CTE symptoms usually presents in late midlife, years or decades after the end of exposure to repetitive brain injuries (ie, retirement from sports). When there is a sufficient disruption of normal neural activity, symptoms related to the area of neuronal degeneration will show. It is unclear whether symptoms may be helpful for doctors to spot early CTE. Symptom progression is slow and gradual, it may require several decades to reach severe symptoms such as greater memory problems, language difficulties, aggressive and irritable behavior, apathy, motor disturbances (including parkinsonism) and dementia. Early symptoms however are less obvious and consistent with the neuropathologic changes that may be observed in a early-stage CTE autopsy: impairments in cognition ( eg, from medial temporal and dorsolateral frontal degeneration), mood (eg, amygdale degeneration) and behavior (eg, amygdale and orbitofrontal degeneration). The alteration in mood leads to an increased risk for substance abuse and suicide. A research of Omalu , who already worked on former NFL athletes with CTE, reported full forensics autopsies and immunoistochemical analyses of brain of 5 professional American contact sport athletes who committed suicides and parasuicides. In all these brain signs of CTE were found.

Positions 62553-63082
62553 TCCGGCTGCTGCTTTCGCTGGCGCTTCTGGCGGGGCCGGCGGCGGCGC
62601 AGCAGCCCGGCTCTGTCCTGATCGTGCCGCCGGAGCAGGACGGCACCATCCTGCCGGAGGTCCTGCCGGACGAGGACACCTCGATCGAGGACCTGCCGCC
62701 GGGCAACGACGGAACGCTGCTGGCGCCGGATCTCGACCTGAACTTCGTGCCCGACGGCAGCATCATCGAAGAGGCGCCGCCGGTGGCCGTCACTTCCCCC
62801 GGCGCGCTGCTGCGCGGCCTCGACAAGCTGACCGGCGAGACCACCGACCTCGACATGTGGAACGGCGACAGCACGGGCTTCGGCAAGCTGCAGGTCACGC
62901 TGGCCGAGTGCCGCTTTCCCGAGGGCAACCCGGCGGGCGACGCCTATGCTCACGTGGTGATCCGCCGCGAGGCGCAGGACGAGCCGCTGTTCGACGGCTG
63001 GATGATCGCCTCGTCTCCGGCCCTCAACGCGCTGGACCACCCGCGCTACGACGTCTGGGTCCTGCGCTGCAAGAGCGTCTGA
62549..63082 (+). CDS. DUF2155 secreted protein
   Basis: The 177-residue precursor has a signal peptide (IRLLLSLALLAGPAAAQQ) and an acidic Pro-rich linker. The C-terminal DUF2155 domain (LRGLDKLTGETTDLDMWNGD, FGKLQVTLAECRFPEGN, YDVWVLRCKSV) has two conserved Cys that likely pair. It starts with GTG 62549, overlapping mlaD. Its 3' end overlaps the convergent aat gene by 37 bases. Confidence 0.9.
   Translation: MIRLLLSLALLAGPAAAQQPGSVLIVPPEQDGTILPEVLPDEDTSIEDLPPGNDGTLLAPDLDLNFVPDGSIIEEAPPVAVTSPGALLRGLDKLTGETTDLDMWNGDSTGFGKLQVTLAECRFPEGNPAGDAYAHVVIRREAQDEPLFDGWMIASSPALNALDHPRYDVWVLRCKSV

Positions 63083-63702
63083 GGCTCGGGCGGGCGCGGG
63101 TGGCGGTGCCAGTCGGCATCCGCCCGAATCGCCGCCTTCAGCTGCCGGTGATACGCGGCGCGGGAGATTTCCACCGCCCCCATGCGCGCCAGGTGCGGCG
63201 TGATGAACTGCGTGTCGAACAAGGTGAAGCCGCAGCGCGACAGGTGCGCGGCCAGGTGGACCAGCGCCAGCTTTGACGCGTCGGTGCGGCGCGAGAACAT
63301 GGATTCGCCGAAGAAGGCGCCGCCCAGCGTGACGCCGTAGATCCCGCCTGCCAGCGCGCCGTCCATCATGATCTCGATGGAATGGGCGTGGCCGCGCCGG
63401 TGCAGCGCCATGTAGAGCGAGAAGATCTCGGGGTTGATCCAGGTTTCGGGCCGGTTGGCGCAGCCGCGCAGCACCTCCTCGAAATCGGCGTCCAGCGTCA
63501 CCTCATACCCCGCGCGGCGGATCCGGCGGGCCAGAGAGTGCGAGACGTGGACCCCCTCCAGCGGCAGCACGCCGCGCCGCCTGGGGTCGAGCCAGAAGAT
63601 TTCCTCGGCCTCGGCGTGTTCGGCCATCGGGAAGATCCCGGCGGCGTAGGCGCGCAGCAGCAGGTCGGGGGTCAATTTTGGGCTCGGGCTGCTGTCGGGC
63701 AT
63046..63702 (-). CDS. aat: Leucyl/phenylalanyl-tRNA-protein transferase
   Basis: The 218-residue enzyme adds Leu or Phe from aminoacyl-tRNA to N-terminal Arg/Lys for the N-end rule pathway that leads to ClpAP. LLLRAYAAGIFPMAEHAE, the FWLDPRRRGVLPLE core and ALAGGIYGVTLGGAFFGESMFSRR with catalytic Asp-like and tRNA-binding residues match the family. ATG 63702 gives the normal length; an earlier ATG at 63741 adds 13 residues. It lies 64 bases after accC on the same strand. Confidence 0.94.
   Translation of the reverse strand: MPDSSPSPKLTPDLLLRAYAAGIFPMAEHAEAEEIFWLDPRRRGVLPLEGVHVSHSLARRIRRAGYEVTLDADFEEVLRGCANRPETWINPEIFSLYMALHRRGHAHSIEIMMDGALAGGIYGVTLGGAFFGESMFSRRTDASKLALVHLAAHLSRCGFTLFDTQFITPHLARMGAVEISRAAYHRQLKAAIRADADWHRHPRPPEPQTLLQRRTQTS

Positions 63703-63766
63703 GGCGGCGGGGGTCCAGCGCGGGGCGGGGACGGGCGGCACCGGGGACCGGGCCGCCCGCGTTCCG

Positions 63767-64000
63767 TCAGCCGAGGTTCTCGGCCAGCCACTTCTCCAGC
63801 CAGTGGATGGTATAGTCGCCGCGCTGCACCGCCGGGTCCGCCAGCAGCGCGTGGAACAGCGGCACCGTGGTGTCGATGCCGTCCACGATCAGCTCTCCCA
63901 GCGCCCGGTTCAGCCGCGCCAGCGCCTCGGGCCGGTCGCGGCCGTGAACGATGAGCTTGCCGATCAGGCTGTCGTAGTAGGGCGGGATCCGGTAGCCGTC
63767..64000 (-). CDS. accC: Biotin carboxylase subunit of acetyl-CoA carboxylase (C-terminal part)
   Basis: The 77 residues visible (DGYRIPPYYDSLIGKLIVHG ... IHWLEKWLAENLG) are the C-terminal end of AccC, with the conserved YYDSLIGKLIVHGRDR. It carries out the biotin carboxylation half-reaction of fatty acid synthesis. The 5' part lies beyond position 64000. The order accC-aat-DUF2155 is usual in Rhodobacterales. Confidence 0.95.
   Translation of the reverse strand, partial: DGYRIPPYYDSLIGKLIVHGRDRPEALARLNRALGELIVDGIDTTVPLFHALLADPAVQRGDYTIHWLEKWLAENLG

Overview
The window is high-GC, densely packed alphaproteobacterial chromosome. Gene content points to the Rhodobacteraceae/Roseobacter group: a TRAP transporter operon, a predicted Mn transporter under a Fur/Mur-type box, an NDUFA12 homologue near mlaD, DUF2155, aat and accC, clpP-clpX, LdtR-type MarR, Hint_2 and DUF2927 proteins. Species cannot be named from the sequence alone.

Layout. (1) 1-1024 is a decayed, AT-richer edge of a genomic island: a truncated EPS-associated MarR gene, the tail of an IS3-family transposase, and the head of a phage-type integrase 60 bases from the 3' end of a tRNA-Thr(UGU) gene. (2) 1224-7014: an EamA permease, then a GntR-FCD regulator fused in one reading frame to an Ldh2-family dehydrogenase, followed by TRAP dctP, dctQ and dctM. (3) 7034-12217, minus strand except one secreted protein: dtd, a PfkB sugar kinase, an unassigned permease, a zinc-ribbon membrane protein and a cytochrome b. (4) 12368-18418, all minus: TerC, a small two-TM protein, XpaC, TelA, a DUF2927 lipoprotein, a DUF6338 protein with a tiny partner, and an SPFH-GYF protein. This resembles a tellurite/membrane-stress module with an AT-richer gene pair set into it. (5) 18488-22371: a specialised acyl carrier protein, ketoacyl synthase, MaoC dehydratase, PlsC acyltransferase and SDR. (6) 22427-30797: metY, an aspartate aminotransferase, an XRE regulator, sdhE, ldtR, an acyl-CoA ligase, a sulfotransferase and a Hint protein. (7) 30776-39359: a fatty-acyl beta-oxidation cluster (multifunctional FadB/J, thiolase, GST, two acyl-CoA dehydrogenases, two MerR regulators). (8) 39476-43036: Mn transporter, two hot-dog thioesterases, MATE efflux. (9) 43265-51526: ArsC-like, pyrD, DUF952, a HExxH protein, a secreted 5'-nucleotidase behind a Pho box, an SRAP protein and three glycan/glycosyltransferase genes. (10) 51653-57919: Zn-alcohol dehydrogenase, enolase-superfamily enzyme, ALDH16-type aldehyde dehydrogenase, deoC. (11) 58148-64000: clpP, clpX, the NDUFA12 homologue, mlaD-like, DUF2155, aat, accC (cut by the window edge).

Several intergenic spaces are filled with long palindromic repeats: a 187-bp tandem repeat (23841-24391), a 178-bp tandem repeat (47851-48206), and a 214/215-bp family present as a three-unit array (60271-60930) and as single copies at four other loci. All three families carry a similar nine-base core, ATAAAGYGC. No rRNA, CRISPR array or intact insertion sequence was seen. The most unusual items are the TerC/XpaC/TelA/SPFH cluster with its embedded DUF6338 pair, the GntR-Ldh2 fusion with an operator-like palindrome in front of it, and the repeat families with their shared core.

As stated above, the primary risk factor for CTE is a history of repetitive concussion. All neurologically confirmed cases of CTE had this type of history. The increased ratio of diagnosed CTE in professional boxer than in amateur boxer confirms this hypothesis, as the differences in rules during a professional or amateur match lead to a different exposition to head traumas. However, repeated brain injuries are not sufficient to cause CTE, as not all individuals exposed to brain traumas develop CTE. An important potential risk factor may be genetic predisposition. Preliminary studies linked apolipoprotein E gene, specifically APOE e4 gene, to worse cognitive functioning in boxers and professional football players, and to prolonged recovery after a single TBI. Case report:5 out of 12 professional football players and boxers with neurologically confirmed CTE were APOE e4 carriers, 2 being homozygous. It is suggested that age at the time of concussions may affect risk of developing CTE and its later symptoms. Younger brains recover better after a injury, although they require more time to heal, but may be more susceptible to diffuse brain injury, which leads to prolonged and pronounced cognitive deficits. However the relation between age and CTE onset and symptoms is not yet well understood. Gender also may be important, with women being more exposed to concussion and related symptoms.